Then there is the instinct. I like El Médano instinctively, without burdening my brain with the logic of it. So, as Beatriz turns the key I wait for the instinct to kick in – or not. Stay tuned!

Ice cream El Médano


Good Riddance to 2014 and the Lessons Learned

2014: not my favorite year, although I think it may have looked otherwise here. I was happy to hide under the duvet, bedsocked and pyjama’d in my dad’s rather chilly bungalow New Year’s Eve, and wake up to a shiny new year. Not that, hey presto, everything will change, but, you know, it kind of gives you a lift, knowing that it’s a new beginning. I am quite into new beginnings, which is very likely why I move around so much, even when sometimes I stay in the same town. Still, 2014 was instructive, if nothing else. I learned a lot, and one of the keystones of my life is that we should never stop learning!

Lesson One: Back Up Regularly!

This year, for instance, there will be no “postcards from 2014” post, which is how I’ve marked the end of each blogging year, since, I think, 2008. The reason for this being that my hard drive thoughtlessly died and I just hadn’t backed up that many photos……and yes, it very likely was the Chardonnay what killed it.  I do, at least, back up, but clearly not nearly as much as I should. Huge, huge lesson, especially in regard to photos. Worst is the loss of the personal photos, those moments which will never come around again with family & friends.


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When Home Isn’t Quite the Right Word: The Seeds of my Wanderlust

The pilot warns us to buckle up because we are on final approach, and I glance out of the window. This view, this is why I bagged a window seat. Ascending from the ripples of the Atlantic, swathed around its midriff by a drift of white clouds is Tenerife. My island. My home. From its core rises El Teide, darkly against ocean and clouds, guarding its terrain, chiding me for my absence.

I have to wonder sometimes why I roam. This island fulfils so many of my needs, not all, but then, I’ve come to the conclusion that nowhere ever can; or at least that my chances of finding my personal Shangri-La are diminishing with time. Yet the need to roam is in my blood, because I can’t remember a time when I didn’t feel this way. Another month and my feet will itch again. I know it.

Wanderlust fulfilled in the 70s in the South of France

Wanderlust fulfilled in the 70s in the South of France

I’ve tried to trace my longing back. Is it something I acquired or something with which I was born? I’m inclined to think the latter. There was a time when I blamed television. We got our first television set in 1953 for two reasons. One: Blackpool Football Club was playing in the FA Cup Final and Two: Queen Elizabeth ll’s Coronation was in June. That June I was six and a half years old, and long after the fun of dressing up as a princess, pretending to ride in a golden carriage had worn off, another image was still imprinted on my brain, a picture of a huge, snow-covered mountain towering into the blue heavens, and I wanted to see it in real life. The Coronation coincided with the first summit of Everest, and my imagination was on fire.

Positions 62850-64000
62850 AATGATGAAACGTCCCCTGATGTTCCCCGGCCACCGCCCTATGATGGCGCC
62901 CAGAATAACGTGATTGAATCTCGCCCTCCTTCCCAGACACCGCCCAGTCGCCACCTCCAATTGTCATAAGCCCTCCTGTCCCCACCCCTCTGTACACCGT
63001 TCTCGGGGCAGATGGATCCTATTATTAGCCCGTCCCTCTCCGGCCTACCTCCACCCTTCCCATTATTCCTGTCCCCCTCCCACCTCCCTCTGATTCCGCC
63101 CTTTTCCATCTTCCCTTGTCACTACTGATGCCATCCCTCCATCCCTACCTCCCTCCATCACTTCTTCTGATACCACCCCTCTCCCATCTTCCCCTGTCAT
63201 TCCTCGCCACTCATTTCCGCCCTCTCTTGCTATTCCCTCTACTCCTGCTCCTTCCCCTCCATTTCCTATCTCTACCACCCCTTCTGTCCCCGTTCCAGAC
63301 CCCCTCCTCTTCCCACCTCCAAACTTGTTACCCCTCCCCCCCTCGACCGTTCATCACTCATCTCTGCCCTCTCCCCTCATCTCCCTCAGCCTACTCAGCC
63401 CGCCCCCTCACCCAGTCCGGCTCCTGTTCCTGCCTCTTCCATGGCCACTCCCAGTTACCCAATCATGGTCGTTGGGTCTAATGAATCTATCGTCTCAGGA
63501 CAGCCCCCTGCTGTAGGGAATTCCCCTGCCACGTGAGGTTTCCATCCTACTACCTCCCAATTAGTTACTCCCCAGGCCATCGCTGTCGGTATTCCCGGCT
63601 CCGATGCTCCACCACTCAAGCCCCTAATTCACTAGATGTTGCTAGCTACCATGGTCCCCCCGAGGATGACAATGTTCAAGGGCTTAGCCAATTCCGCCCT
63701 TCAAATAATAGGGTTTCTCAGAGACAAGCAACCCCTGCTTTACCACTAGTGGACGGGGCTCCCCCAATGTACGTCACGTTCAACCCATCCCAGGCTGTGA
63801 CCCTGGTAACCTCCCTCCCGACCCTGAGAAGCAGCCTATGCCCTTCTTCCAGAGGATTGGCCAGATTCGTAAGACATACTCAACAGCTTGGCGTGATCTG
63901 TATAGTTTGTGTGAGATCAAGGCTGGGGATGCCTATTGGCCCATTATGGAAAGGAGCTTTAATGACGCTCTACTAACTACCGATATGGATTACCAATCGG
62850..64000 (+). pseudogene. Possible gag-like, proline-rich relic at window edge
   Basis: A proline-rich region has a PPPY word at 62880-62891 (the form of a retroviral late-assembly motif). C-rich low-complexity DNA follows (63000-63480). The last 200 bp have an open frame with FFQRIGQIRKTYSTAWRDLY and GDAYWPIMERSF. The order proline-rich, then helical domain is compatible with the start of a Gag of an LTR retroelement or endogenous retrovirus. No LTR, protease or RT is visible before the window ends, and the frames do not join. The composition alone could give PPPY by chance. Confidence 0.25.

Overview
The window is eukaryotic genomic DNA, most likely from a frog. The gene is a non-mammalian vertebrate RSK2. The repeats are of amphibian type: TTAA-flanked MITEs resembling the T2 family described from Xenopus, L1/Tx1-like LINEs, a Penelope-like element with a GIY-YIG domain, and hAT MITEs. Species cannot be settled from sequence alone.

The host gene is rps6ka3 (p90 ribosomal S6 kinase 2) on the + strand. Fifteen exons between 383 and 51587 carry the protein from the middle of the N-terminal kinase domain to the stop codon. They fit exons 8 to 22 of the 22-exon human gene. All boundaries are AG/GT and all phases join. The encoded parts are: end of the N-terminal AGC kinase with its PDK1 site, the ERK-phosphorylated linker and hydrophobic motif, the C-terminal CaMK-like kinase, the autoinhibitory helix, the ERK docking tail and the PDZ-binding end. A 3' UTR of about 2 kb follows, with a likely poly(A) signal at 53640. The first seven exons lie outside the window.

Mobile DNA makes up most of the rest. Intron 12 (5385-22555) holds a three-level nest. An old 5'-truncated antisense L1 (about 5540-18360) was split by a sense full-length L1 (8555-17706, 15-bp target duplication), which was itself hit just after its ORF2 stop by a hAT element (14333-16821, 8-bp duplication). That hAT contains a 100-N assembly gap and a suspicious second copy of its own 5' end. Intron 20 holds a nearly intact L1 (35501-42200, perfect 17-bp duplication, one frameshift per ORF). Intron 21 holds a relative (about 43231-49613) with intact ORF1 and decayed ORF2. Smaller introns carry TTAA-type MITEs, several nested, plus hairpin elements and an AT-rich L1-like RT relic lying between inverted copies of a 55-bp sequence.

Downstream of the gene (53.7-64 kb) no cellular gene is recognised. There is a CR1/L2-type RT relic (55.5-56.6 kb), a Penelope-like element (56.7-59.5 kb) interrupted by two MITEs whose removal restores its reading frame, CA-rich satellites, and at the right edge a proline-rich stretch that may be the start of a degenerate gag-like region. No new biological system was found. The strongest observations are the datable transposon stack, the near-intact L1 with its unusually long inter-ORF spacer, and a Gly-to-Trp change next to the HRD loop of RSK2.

Over the next few years television fuelled the fire, Cisco Kid galloping free across the US west, David Attenborough in search of dragons, Flipper apparently happily surfing the warm waters of Florida, the team from Sea Quest exploring the ocean, Armand and Michaela Dennis getting up close with the exotic animals of Africa. I acted out scenes and invented more amongst the long grasses of the half of my granddad’s market garden that he didn’t cultivate. I think I ran just a little bit wild.

First coin in the fountain in 1967

First coin in the fountain in 1967

Third coin tossed to the gods of Trevi in 2004

Third coin tossed to the gods of Trevi in 2004

Not only TV but books egged me on Anne of Green Gables called me to Canada, the Swiss Family Robinson to live on a desert island in a tree house (still a dream that one!), Little Women hinted at life in the US (and left me with an undying curiosity about the American Civil War). At one point I decided to become a missionary, and have no doubt that had more to do with wanting to see Africa than any deep religious convictions; at another time, by contrast and inspired by our annual visit to Blackpool Tower Circus, I decided to run away and join a travelling show –the gypsy lifestyle had lots of appeal.

Dream come true carriage ride in Rome in 1967

Dream come true carriage ride in Rome in 1967

Into my teen years I watched TV and movies as much for the locations as for the plots or stars. In my mind I traveled to Paris and Rome with Audrey Hepburn, to the mountains of Austria with Julie Andrews, to Russia with Omar Sharif and to just about every state in the US. When my first chance to step onto foreign soil came I was ready.

Me and my several petticoats on the left

Me and my several petticoats on the left